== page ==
Mexico dominates the diplomatic agenda of the United States, with a High-Level Dialogue this Friday, September 29th, in Washington on economic cooperation and another one next week in the Mexican capital on security, both cases will involve discussions on migration and fentanyl trafficking.
These dialogues serve as the “framework for cooperation” by allowing an assessment of progress and promoting “strategic priorities” for the next year, explained a U.S. government official who requested anonymity during a Thursday telephone press conference.
Both neighbors face challenges such as competition from China and Russia’s invasion of Ukraine in their goal to “make North America the most dynamic, competitive, and prosperous economic region in the world,” the official added.
But amid these challenges lie opportunities, such as clean energy and artificial intelligence, they said.
However, these good intentions encounter obstacles, such as the energy policy of Mexican President Andrés Manuel López Obrador, which will not be discussed in Washington, according to a U.S. official who requested anonymity, and Mexico’s decision to restrict imports of genetically modified corn.
Friday’s meeting is an opportunity to “have an open and clear discussion,” the official stated, without specifying whether the growing economic power wielded by the military in Mexico, where they manage airports, customs, and ports, will be addressed.
In the economic dialogue, launched in 2013 but interrupted during the Trump administration, the respective heads of diplomacy, the U.S.’ Antony Blinken, and Mexico’s Alicia Bárcena, as well as Mexico’s Secretary of Economy, Alicia Buenrostro, and their U.S. counterparts, U.S. Trade Representative Katherine Tai and Secretary of Commerce Gina Raimondo, will participate.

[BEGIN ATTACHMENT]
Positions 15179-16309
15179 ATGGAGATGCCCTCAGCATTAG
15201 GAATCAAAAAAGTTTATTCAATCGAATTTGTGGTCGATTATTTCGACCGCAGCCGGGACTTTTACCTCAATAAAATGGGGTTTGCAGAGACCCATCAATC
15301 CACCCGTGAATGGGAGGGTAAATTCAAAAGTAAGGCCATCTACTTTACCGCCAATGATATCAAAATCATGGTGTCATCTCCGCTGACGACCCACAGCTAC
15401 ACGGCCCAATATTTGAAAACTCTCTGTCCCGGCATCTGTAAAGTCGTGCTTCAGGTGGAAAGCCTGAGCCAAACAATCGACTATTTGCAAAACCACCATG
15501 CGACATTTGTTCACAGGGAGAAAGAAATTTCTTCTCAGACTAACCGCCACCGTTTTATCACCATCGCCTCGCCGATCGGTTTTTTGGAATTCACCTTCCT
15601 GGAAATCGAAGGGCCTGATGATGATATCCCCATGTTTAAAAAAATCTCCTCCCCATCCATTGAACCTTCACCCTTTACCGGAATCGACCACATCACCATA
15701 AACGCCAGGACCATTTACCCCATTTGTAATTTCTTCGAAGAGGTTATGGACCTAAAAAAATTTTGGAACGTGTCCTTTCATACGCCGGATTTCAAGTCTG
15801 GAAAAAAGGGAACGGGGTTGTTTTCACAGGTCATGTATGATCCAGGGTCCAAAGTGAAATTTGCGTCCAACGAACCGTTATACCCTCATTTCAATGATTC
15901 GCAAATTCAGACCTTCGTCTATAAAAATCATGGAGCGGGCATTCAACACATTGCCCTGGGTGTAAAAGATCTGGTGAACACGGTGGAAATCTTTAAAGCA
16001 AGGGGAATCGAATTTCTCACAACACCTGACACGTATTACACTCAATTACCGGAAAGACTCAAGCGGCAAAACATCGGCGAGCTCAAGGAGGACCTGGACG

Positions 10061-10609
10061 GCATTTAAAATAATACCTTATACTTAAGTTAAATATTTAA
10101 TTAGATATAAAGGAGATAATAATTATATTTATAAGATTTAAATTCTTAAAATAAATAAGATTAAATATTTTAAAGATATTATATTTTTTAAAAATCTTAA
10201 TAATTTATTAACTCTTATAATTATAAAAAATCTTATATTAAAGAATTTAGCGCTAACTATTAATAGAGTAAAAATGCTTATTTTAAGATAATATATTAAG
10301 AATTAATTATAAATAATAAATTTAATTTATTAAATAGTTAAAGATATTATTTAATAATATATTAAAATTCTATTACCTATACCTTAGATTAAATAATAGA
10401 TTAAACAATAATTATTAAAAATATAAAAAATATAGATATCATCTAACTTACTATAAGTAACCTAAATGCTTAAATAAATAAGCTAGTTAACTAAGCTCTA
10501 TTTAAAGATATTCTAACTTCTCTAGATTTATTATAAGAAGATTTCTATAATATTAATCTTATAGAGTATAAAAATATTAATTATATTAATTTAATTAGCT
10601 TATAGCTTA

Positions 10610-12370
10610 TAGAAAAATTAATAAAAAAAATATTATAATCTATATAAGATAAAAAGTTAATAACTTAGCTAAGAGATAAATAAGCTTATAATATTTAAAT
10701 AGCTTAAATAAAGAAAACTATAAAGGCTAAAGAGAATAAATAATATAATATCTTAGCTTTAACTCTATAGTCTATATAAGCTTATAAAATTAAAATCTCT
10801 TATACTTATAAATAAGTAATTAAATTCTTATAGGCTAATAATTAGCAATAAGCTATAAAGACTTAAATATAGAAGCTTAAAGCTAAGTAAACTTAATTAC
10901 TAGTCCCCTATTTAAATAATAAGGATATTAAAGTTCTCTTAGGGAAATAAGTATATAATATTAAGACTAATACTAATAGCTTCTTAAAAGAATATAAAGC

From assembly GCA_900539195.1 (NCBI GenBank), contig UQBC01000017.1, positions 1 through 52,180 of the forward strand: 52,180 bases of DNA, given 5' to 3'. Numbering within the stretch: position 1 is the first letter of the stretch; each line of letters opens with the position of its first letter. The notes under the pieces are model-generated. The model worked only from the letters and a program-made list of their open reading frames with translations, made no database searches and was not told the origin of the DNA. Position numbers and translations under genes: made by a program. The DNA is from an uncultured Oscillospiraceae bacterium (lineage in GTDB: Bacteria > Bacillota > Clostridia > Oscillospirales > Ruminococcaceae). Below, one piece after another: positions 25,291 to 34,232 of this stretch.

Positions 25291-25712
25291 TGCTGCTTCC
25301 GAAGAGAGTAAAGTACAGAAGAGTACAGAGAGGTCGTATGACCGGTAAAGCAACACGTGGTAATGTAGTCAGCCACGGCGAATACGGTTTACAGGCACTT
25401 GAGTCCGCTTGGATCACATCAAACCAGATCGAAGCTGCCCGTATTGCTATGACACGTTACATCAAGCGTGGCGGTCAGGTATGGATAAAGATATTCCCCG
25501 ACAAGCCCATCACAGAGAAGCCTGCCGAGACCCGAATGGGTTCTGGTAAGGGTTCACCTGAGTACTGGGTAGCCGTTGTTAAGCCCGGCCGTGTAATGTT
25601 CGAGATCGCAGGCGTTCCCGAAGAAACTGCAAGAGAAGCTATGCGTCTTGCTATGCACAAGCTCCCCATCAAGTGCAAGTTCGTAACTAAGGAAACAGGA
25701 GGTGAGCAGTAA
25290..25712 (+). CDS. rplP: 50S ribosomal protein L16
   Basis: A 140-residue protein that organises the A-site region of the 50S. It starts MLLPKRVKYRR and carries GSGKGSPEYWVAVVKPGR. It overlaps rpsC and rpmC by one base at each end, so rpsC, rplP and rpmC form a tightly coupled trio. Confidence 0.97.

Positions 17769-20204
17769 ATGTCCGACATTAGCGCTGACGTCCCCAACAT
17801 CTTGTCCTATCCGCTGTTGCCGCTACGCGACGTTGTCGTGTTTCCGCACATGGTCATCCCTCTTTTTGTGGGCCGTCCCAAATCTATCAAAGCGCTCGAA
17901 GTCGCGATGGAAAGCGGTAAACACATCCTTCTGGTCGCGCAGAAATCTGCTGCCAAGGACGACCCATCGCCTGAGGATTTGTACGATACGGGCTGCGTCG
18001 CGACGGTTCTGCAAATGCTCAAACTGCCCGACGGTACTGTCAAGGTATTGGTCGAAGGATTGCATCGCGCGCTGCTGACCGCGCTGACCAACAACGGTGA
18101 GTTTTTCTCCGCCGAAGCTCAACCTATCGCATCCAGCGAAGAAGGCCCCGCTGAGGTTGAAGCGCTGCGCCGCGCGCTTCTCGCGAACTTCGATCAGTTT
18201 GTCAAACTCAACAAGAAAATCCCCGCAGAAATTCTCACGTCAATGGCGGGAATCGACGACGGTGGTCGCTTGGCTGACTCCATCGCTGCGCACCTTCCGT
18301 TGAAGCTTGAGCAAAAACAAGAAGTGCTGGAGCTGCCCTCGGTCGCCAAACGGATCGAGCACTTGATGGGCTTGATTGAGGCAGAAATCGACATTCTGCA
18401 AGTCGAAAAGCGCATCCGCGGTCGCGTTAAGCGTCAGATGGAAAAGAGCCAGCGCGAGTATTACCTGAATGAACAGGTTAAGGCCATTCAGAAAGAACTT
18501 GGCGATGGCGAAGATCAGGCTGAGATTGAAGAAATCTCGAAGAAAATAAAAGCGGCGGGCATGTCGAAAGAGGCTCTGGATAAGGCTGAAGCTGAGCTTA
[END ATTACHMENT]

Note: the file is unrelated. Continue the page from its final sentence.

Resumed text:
All of them will seek to advance the agenda and define the “economic path for the 21st century” around emerging industries such as electric vehicle battery production, critical minerals, and “economies united by secure borders,” the official noted.
The situation at the common border is a contentious issue in the United States during the run-up to the 2024 presidential election, especially for Democratic President Joe Biden, who is seeking re-election and could face his predecessor, Republican Donald Trump, in these elections.
It is also important for Mexico, which will choose López Obrador’s successor next year.
The neighbors are trying to coordinate their efforts to manage the crisis through agreements such as the one reached a few days ago, in which Mexico will deport migrants from its border cities to their home countries.
The number of migrants at the border is increasing. In August, the United States intercepted more than 180,000 individuals between ports of entry without the necessary documentation to enter.
The border also sparks heated debates regarding fentanyl trafficking, an opioid that killed tens of thousands of people in the United States in 2022.
According to the Biden administration, Mexican drug cartels manufacture it, and they are trying to combat it with a series of measures.
Republicans accuse Mexico of not doing enough, and some call for declaring the cartels as terrorist organizations to combat them wherever they are, even on Mexican territory.
One of the proponents of this idea is Trump, the favorite to represent the Republican Party in the 2024 elections. The second in the polls, Florida Governor Ron DeSantis, also promises to “use the military” against Mexican cartels if elected.
These topics will come up again on October 5 during the High-Level Security Dialogue, which will be attended by Blinken, Attorney General Merrick Garland, Secretary of Homeland Security Alejandro Mayorkas, and a White House security advisor from Washington.